FOR "LET MY PEOPLE VOTE"
Social Justice Matters
At Lehman College, City University of New York, we began a Reentry Committee in fall 2017. We have hosted two events each attended by more than 200 people. For our first event, we invited Rehabilitation through the Arts (RTA), an organization that sends artists into prisons to mount theatrical productions, and viewed a documentary about RTA’s impressive production of the Aaron Sorkin play, A Few Good Men. Our second event featured Gilda Brasch’s moving documentary, Let My People Vote, about the difficulties formerly incarcerated people face in voter registration.
Galesburg Public Library to screen ‘Let My People Vote’
GALESBURG — “Let My People Vote,” an award-winning short documentary filmed in Tampa two days before the 2016 presidential election, will be shown upstairs at the Galesburg Public Library at 2 p.m. Saturday, Feb. 15. The movie will be followed by discussion led by Wendel Hunigan and Pam Davidson. The movie is presented by the library in partnership with the NAACP Galesburg as part of Black History Month.
Marquis McKenzie, Orlando, Florida
McKenzie is an organizer for the Florida Rights Restoration Coalition. At 15, he was arrested on charges of armed robbery and served 2½ years in prison. McKenzie, who now runs his own cleaning business, was a part of the movement that successfully championed the Voting Rights Restoration for Felons Initiative, or Amendment 4, that passed in 2018, enfranchising up to 1.4 million fellow Floridians. Now, at 29, McKenzie can vote for the first time.
The Voter Suppression Film Festival is sponsored by the Center for Social Development in the Brown School at Washington University in St. Louis, in partnership with the St. Louis Area Voting Initiative, St. Louis Area Voter Protection Coalition, Gamma Omega Chapter, Alpha Kappa Alpha Sorority, Inc., and Metropolitan Congregations United.
Florida voters made a landmark decision to restore voting rights to 1.4 million ex-felons via a ballot initiative last November that amended the state’s constitution. Desmond Meade, executive director of the Florida Rights Restoration Coalition and a “returning citizen” himself, led the effort, traversing the state for two years to help collect more than 760,000 signatures for the measure and then advocating for its passage.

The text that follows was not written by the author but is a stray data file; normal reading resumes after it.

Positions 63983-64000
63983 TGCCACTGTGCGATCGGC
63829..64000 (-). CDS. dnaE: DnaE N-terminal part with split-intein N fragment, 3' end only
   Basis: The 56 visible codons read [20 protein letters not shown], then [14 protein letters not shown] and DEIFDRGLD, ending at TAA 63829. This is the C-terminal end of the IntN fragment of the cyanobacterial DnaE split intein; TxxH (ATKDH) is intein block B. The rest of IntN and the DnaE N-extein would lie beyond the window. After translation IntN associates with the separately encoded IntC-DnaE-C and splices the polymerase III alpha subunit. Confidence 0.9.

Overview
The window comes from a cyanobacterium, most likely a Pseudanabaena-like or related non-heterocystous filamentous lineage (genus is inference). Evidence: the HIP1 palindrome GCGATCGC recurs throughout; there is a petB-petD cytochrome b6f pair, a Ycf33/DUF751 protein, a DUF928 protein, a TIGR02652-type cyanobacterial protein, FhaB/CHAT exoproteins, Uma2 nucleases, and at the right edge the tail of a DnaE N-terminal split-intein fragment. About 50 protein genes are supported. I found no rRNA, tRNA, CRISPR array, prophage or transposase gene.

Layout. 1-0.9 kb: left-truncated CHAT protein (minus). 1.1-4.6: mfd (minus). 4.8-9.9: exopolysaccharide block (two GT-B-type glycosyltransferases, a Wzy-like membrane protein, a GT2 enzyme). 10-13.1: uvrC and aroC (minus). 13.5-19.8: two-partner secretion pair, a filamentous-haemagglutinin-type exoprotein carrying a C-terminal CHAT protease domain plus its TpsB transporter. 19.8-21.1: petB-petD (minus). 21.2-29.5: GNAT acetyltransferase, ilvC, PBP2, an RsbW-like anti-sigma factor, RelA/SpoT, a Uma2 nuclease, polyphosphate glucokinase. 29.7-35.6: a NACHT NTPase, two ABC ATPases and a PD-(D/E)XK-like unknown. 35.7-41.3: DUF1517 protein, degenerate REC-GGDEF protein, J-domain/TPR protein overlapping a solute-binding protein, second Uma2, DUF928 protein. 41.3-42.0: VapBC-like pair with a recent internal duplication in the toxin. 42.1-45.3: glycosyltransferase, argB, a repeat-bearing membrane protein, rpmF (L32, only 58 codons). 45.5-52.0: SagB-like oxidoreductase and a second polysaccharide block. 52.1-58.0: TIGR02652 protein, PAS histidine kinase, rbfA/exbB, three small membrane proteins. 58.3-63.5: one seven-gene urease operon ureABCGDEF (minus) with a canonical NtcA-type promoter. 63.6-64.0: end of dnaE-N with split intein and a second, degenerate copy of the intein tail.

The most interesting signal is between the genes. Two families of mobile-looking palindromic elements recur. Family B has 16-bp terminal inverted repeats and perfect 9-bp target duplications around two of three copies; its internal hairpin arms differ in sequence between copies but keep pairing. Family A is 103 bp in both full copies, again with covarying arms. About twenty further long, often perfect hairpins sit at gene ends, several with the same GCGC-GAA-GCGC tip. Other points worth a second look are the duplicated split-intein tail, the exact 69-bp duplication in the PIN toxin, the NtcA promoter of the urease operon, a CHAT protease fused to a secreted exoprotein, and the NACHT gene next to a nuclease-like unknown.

The Orlando Urban Film Festival aims to raise its profile by moving its sixth edition to downtown Orlando this weekend.
“It’s been a hidden secret,” said Jason Gregory, the festival’s new president. For the past few years, the festival had been at Universal CityWalk, and only the local film industry knew about it, he added.
Desmond Meade decided to break this pattern for 1.4 million Floridians. Homeless and suicidal, with a felony record, Desmond fought to graduate with a law degree. When he learned he could not vote for his own wife, a candidate for the state legislature, he became president of the Florida Rights Restoration Coalition and led the charge to adopt a constitutional amendment to re-enfranchise Floridians with felonies. Amendment 4 needed 60% of the vote to pass; in November 2018, it received 65%.
The Florida Rights Restoration Coalition is holding a "Get Out the Vote Kick-Off Event" with Legend at Evans High School. Aside from voter registrations and resources, there will be free Ben & Jerry's ice cream, music, a screening of the documentary Let My People Vote and a community conversation.
Voting rights, moderated by Craig Melvin: “Let My People Vote,” directed by Gilda Brasch, is a day in the life of civil rights activist Desmond Meade; “Public Money,” directed by Jay Arthur Sterrenberg, about an innovative new community participation budgeting process in New York City; and “Voting Matters,” directed by Dawn Porter, about a woman fighting to ensure the right to vote.
Wednesday’s event also featured some emotional moments. Before Legend performed, the crowd assembled in the auditorium was treated to a screening of “Let My People Vote,” a short documentary film about Meade’s advocacy efforts. The film shows Meade recruiting an older man in Tampa to vote in the 2016 election. When Meade and the man get to the polls, they learn he’s ineligible to vote because of a decades-old conviction for driving with a suspended license.
Filmed in Tampa during the 2016 presidential election, this verité short covers a day in the life of civil rights activist and former felon Desmond Meade. What begins as an upbeat day of faith in our democratic process ends in a heartbreaking realization for Desmond - Jim Crow is not dead.